Fully Qualified Domain Name or
FQDN which is also called as
absolute domain name is used to specify a specific host in the DNS system. Even FQDN can be used for different resources it is generally used to identify and define hosts in computer networks via the DNS protocol. The FQDN provides a list of domain labels in the DNS hierarchy. It starts with the lowest level and goes up to the top-level domain (TLD) in the DNS hierarchy to fully specify the domain name.
Fully Qualified Domain Name (FQDN) Examples
There are different types of FQDN’s which are created according to the host and level. In the following example, we create an FQDN for a server that is under the
Generally, a top-level domain contains multiple hosts and these hosts can be numbered like “server1”, “server2”, “server3” etc.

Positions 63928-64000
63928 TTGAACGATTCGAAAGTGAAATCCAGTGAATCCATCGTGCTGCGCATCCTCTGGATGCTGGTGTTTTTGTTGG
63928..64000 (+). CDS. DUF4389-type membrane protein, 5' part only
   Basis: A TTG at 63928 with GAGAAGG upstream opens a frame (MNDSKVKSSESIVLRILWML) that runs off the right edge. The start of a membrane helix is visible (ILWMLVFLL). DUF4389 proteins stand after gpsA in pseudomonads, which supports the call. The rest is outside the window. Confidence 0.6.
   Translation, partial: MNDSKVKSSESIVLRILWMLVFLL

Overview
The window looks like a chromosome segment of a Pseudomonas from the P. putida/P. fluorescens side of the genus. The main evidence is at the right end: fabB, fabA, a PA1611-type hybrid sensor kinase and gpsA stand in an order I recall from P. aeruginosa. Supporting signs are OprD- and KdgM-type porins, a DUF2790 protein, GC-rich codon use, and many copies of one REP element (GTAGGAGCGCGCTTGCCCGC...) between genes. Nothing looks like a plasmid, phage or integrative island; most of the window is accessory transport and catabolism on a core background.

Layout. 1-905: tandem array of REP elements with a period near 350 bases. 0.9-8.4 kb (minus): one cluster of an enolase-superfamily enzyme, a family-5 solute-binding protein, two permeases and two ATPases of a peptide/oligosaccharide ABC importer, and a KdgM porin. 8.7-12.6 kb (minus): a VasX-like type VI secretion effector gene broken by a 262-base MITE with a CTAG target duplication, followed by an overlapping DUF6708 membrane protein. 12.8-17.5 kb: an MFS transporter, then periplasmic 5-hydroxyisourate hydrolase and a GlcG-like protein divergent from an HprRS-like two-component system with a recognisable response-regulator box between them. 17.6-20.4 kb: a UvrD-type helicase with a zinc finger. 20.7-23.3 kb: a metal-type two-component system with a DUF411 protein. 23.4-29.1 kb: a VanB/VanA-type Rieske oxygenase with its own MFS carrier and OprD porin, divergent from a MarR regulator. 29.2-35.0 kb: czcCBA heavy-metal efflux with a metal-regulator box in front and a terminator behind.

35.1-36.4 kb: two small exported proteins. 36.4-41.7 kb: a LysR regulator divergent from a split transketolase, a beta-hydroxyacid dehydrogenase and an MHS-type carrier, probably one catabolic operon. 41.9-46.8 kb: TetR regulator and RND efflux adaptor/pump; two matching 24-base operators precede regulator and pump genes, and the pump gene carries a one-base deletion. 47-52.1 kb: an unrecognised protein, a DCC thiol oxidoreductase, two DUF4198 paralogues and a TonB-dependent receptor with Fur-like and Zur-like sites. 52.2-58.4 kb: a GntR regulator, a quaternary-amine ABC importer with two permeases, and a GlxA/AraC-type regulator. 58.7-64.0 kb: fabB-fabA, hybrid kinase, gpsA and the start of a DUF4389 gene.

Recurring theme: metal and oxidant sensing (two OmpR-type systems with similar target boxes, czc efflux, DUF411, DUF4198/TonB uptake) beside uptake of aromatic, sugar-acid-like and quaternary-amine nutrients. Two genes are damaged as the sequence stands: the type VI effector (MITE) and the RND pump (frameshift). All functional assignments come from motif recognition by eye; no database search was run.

The FQDN’s can be specified as multilevel like below. In the following example, we specify a server in the database servers or domain.
Partially Qualified Domain Name (PQDN) vs Fully Qualified Domain Name (FQDN)
Partially Qualified Domain Name or
PQDN is used to describe some part of the Fully Qualified Domain Name. This means the PQDN consist of some part of the FQDN and it is resolved relatively. For example, if a host tries to solve
server.wisetut.com and it is also in the
wisetut.com domain using only
server is enough which is called PQDN.
|Fully Qualified Domain Name (FQDN)||Partially Qualified Domain Name (PQDN)|
FQDN names are resolved into the IP addresses in order to use for different cases. An FQDN can be pinged by using the ping command. The specified FQDN was converted into the IP address and ping packets were sent to this IP address.
$ ping sof02s31-in-f14.1e100.net